Warren Cromartie, formerly of the Yomiuri Giants in NPB and the Montreal Expos and Kansas City Royals in MLB, pointed at Masanori Murakami and called him “a hero.”
Murakami, who was standing nearby, was Japan’s first-ever major leaguer, a pitcher who at the age of 20, left his native land to go play for the San Francisco Giants. Cromartie lauded Murakami’s bravery, and said he had a small understanding of what Murakami went through because of his own experience playing in Japan.
Murakami is a living piece of baseball history. So it was fitting Murakami and Cromartie, who both played the game on either side of the Pacific Ocean, were on hand for the opening of an exhibition celebrating the shared history of baseball in Japan and the U.S.
“Pacific Pitch: U.S.-Japan Baseball Diplomacy” opened at the Tokyo Metropolitan Central Library on Friday. It will be on display at the library from June 2-July 30.
“I think it’s important for people to learn about the culture, about how Japanese baseball got started,” Cromartie told The Japan Times during a preview of the exhibition on Thursday. “Ever since (baseball) was brought over, it intrigued the Japanese, and they’ve taken it to a new level. They took it, and made it their own.”
The exhibition is made up mostly of photos chronicling some of the cross-cultural history of the game between Japan and the United States. There were photos from an array of points in history. Some featured well-known greats, such as former Giants legend Shigeo Nagashima posing for a photo with the New York Yankees’ Roger Maris in 1962, or Yankees great Joe DiMaggio giving hitting tips to some of the Hiroshima Carp during a visit to Japan while honeymooning with actress Marilyn Monroe in 1954.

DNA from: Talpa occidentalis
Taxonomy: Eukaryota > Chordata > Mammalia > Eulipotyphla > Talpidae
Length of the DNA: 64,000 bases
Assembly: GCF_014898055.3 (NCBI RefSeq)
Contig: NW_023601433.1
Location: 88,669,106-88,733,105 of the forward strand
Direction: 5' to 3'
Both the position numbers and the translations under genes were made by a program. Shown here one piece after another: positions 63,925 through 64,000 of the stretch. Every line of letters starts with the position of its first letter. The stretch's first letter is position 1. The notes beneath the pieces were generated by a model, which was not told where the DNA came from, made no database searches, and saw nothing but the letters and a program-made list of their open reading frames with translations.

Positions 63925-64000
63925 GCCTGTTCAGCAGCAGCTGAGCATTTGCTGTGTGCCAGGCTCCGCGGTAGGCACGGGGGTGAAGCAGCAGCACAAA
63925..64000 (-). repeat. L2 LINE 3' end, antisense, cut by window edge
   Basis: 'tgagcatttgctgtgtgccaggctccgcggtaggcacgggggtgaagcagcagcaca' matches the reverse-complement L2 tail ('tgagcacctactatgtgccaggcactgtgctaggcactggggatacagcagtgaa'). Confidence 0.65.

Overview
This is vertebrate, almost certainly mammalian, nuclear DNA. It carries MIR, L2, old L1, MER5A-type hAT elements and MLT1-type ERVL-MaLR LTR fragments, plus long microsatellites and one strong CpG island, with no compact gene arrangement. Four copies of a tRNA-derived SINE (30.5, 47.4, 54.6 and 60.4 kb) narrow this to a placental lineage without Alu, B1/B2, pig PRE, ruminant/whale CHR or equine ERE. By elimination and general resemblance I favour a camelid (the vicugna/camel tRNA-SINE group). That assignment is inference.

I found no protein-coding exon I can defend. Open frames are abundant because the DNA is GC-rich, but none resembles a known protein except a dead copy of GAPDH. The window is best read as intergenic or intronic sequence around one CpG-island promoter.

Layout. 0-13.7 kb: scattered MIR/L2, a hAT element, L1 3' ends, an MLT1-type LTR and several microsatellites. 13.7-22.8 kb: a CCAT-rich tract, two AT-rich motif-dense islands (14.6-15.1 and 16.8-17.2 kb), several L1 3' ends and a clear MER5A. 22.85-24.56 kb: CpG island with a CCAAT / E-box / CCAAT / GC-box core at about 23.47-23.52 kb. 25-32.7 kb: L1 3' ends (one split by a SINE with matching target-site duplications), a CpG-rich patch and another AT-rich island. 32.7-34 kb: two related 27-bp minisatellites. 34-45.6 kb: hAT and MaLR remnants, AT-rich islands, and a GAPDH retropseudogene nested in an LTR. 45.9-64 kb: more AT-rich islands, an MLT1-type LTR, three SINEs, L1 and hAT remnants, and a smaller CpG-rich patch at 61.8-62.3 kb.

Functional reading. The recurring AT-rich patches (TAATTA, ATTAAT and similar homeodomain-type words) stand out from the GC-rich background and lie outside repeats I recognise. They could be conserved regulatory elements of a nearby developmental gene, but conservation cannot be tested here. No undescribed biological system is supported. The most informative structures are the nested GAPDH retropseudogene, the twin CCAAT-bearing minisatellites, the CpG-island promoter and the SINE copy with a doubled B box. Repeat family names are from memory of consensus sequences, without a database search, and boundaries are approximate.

Other subjects may not be nearly as well-known, even to most baseball fans, like the all-female Philadelphia Bobbies, who went on a barnstorming tour of Japan in 1925. Or the Negro League’s Philadelphia Royal Giants, who in 1927 played games in Meiji Jingu Stadium.
Also on display were a few old tickets, including from the 1922 World Series at New York’s Polo Grounds. Price of admission for a seat in the lower stands? $5.50.
“For the past 145 years, our two countries experienced the ups and downs in our government-to-government relationship. But even as that happened, baseball remained an indispensable source of mutual understanding between our people,” said U.S. Embassy Minister Counselor for Public Affairs Margot Carrington.
The exhibition was curated by Meridian International Center, which is based in Washington, D.C. The U.S. Embassy in Tokyo, also pitched in on the project. Robert Whiting, the acclaimed author of “You Gotta Have Wa,” “The Chrysanthemum and the Bat,” and other titles, was an adviser, and Dr. Sayuri Guthrie Shimizu, Professor of History and Dunlevie Family Chair in History at Rice University was a co-curator.
Cromartie was featured in one of the photos lining the wall, a group shot of him and players from the Japan Samurai Bears, the Arizona-based independent team he managed in 2005.
He said it was important for fans in both Japan and the U.S. to see the history of the game. Cromartie said he hopes Japanese baseball fans visit the exhibition and then tell their friends to visit as well. The former Giants star said understanding the past could help deepen the appreciation fans have for the game today.
“I think it will. You have a lot of history,” Cromartie said as he pointed out some of the photos in the exhibition. “You have the very first Japanese to play in the major leagues, you have Wally Yonamine (the first American to play in Japan), you have a black baseball team that came over here to play.
“There’s two things that never change in baseball: history and numbers. This is the history. I’m very proud to be a person who played this wonderful game.”
IN FIVE EASY PIECES WITH TAKE 5